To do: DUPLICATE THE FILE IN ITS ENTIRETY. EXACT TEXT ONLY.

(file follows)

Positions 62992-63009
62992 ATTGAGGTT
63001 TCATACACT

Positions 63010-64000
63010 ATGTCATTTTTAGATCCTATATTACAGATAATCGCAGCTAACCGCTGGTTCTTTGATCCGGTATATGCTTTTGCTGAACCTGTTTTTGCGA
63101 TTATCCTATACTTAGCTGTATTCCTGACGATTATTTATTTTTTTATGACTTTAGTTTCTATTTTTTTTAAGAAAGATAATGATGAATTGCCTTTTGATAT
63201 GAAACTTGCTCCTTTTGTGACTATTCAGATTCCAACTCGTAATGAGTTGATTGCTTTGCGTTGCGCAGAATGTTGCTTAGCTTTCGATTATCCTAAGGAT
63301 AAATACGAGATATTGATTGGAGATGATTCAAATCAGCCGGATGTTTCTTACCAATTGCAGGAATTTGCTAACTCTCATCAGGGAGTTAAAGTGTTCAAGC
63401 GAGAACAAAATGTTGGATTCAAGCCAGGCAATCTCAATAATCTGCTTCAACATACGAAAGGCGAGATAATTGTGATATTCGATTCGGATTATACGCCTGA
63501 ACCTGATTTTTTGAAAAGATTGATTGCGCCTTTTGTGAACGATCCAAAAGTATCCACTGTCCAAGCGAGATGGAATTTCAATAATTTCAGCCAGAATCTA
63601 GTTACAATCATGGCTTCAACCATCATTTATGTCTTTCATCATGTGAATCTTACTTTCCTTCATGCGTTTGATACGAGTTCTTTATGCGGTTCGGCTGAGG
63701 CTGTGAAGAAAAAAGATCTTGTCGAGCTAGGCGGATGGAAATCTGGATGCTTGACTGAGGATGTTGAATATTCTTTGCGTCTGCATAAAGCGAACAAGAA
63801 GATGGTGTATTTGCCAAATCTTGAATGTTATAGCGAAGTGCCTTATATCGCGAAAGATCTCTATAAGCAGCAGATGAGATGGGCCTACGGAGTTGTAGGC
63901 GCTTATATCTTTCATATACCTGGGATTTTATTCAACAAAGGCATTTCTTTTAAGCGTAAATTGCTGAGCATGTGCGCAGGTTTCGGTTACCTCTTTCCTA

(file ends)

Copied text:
Positions 62992-63009
62992 ATTGAGGTT
63001 TCATACACT

Positions 63010-64000
63010 ATGTCATTTTTAGATCCTATATTACAGATAATCGCAGCTAACCGCTGGTTCTTTGATCCGGTATATGCTTTTGCTGAACCTGTTTTTGCGA
63101 TTATCCTATACTTAGCTGTATTCCTGACGATTATTTATTTTTTTATGACTTTAGTTTCTATTTTTTTTAAGAAAGATAATGATGAATTGCCTTTTGATAT
63201 GAAACTTGCTCCTTTTGTGACTATTCAGATTCCAACTCGTAATGAGTTGATTGCTTTGCGTTGCGCAGAATGTTGCTTAGCTTTCGATTATCCTAAGGAT
63301 AAATACGAGATATTGATTGGAGATGATTCAAATCAGCCGGATGTTTCTTACCAATTGCAGGAATTTGCTAACTCTCATCAGGGAGTTAAAGTGTTCAAGC
63401 GAGAACAAAATGTTGGATTCAAGCCAGGCAATCTCAATAATCTGCTTCAACATACGAAAGGCGAGATAATTGTGATATTCGATTCGGATTATACGCCTGA
63501 ACCTGATTTTTTGAAAAGATTGATTGCGCCTTTTGTGAACGATCCAAAAGTATCCACTGTCCAAGCGAGATGGAATTTCAATAATTTCAGCCAGAATCTA
63601 GTTACAATCATGGCTTCAACCATCATTTATGTCTTTCATCATGTGAATCTTACTTTCCTTCATGCGTTTGATACGAGTTCTTTATGCGGTTCGGCTGAGG
63701 CTGTGAAGAAAAAAGATCTTGTCGAGCTAGGCGGATGGAAATCTGGATGCTTGACTGAGGATGTTGAATATTCTTTGCGTCTGCATAAAGCGAACAAGAA
63801 GATGGTGTATTTGCCAAATCTTGAATGTTATAGCGAAGTGCCTTATATCGCGAAAGATCTCTATAAGCAGCAGATGAGATGGGCCTACGGAGTTGTAGGC
63901 GCTTATATCTTTCATATACCTGGGATTTTATTCAACAAAGGCATTTCTTTTAAGCGTAAATTGCTGAGCATGTGCGCAGGTTTCGGTTACCTCTTTCCTA